Barcelona Analysis – Arsenal injustice claims mask gulf in class as Barcelona sweep Gunners aside

Barcelona put the misfortune of defeat at the Emirates Stadium behind them as they produced a display of unstoppable football to outclass Arsenal in the Champions League. Despite claims that Robin van Persie’s second-half red card was pivotal in the match, Barcelona hammered their English opponents before as well as after the incident.

Arsenal were fortunate to be ending the first period only one goal down. Boasting 68% of the first half possession, Barcelona was able to impose immense pressure on their English rivals. At times, the Blaugrana managed to execute what could be called a counter pressing game. As Arsenal tried to close down Barca and keep their key players quiet – and too a degree they were successful in doing this, with Lauren Koscielny particularly impressive defensively – the Blaugrana would in turn hunt in packs to then close down Arsenal whenever the Gunners managed to poke the ball from the feet of Leo Messi and company. This meant Arsenal found themselves in the unfamiliar position of being constantly hemmed-in in their own half and effectively chasing shadows for many spells on the first 45 minutes.

With their huge amount of possession, Barcelona inevitably created multiple goal scoring opportunities. However, it can be argued that they could be even more of a force were they more potent in front of goal. Messi, David Villa and Eric Abidal could all be accused of lacking urgency when in a goal scoring position by trying to beat one more player, or in Abidal’s case, choosing to turn back away from goal and look for a pass instead of shooting on his strong foot. The impulse to walk the ball into the net is all well and good when the ball ends up in the net, as it did for Messi beautifully on the cusp of half time. However, when goals are needed while Barca sit technically out of the Champions League on aggregate, it would have been beneficial to have combined the lion’s share of possession with more clinical finishing.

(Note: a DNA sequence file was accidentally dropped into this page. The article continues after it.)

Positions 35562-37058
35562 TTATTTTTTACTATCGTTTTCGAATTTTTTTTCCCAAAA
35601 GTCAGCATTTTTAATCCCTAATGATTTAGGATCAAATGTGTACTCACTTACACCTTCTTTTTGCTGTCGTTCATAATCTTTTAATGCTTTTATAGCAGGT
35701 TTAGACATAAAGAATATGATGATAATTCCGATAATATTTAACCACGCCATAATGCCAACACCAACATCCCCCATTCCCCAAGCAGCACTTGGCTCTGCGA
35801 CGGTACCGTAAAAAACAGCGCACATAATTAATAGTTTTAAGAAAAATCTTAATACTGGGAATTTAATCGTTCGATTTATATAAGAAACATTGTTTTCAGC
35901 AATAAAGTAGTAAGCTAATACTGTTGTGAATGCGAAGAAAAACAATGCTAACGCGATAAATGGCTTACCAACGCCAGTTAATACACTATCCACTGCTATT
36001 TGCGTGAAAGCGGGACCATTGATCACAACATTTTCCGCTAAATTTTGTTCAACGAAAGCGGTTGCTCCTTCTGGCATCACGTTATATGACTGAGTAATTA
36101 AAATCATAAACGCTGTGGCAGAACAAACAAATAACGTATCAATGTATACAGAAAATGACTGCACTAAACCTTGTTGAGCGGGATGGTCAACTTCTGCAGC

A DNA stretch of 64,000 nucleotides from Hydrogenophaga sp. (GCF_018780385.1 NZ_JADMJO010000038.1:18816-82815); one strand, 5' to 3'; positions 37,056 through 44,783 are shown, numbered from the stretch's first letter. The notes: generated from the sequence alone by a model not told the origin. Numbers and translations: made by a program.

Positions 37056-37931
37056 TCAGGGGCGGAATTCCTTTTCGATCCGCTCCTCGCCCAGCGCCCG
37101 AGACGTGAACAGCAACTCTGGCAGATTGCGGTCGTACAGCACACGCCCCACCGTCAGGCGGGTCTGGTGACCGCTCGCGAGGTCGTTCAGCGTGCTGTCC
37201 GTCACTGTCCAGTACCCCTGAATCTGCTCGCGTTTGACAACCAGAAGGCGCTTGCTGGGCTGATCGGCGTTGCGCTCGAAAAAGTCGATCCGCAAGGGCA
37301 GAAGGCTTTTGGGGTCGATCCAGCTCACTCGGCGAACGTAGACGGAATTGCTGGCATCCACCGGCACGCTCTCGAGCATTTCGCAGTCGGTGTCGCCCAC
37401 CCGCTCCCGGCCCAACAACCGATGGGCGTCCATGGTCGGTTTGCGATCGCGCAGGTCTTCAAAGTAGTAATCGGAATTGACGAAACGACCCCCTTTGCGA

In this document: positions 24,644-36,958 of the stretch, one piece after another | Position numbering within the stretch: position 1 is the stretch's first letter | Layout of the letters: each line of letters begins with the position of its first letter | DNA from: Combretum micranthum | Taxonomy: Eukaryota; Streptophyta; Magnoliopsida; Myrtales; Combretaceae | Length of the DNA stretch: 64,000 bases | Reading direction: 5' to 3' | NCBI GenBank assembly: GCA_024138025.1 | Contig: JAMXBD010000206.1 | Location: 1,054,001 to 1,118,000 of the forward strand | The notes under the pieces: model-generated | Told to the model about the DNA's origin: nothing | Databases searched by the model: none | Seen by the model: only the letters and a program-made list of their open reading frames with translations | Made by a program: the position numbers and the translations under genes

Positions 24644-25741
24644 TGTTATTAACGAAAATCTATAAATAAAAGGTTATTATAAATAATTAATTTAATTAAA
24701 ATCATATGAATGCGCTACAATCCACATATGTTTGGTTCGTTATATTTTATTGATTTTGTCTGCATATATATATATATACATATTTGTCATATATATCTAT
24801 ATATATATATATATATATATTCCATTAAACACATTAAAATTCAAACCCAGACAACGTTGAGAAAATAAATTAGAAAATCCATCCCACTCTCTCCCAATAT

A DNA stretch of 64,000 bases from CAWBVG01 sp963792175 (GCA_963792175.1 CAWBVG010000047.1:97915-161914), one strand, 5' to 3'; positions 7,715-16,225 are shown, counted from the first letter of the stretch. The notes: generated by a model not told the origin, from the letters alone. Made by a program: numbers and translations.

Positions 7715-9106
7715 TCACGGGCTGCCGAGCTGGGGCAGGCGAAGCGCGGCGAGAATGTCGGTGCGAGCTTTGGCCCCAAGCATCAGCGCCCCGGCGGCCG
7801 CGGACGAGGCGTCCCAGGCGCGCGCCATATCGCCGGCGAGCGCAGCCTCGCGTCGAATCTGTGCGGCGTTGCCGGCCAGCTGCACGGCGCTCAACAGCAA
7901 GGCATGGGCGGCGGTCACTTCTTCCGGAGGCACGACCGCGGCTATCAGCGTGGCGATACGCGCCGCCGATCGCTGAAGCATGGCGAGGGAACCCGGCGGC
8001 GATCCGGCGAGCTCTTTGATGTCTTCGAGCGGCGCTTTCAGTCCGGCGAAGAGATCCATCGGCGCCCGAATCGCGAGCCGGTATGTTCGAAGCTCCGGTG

The early part of the second half saw Sergio Busquets’ own goal give Arsenal a surprise advantage in the tie. Pep Guardiola once again selected Busquets over natural centre-half Gabriel Milito, probably to avoid playing two left-footed central defenders. The Spaniard coped relatively well with the little attacking threat the Gunners could muster, however was unlucky to see his header glace past Victor Valdes. Nevertheless, Arsenal’s advantage was short lived, and after Robin van Persie’s dismissal the Blaugrana faced a wall of yellow. They were presented with a similar predicament against Inter Milan in last year’s semi-final of the same competition; however Arsenal lacked the rugged stubbornness of Jose Mourinho’s European Champions. Chances aplenty were inevitably crafted, eventually leading to Xavi Hernandez finishing a classic Barca sweeping move orchestrated by Andres Iniesta. A penalty given away by an over-pressurised Arsenal defence gave Guardiola a two-goal advantage; however one Arsenal goal would could still have won the tie. It almost did, and Javier Mascherano capped an impressive anchoring job by foiling Niklas Bendtner when the Dane was through on goal. Defensive jitteriness is always a threat at the back of the minds of Los Cules when watching their team trying to see out a tie. However, the experts in possession football secured the victory in dominating style.

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